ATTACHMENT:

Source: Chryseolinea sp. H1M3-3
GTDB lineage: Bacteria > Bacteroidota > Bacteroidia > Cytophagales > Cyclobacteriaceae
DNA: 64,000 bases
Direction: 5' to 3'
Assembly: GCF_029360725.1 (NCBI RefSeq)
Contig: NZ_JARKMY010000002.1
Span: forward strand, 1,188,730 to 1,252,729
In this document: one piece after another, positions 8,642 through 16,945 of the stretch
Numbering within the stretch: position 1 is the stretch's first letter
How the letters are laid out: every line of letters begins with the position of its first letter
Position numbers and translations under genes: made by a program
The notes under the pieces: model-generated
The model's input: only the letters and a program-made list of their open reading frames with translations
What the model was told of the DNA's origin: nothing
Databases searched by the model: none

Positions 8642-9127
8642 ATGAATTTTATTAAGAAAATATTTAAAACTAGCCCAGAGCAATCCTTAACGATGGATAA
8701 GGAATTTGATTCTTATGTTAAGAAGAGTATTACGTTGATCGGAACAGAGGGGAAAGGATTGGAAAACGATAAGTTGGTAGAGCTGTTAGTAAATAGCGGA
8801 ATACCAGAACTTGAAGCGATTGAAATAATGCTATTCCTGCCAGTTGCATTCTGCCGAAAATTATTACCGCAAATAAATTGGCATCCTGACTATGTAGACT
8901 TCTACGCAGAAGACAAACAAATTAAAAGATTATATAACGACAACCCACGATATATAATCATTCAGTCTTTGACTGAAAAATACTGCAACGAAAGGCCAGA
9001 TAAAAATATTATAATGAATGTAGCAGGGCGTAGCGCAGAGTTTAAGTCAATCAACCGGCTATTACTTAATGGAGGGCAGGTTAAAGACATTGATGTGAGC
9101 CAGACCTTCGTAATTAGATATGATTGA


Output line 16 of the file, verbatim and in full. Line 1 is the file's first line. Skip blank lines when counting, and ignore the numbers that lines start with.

Positions 8642-9127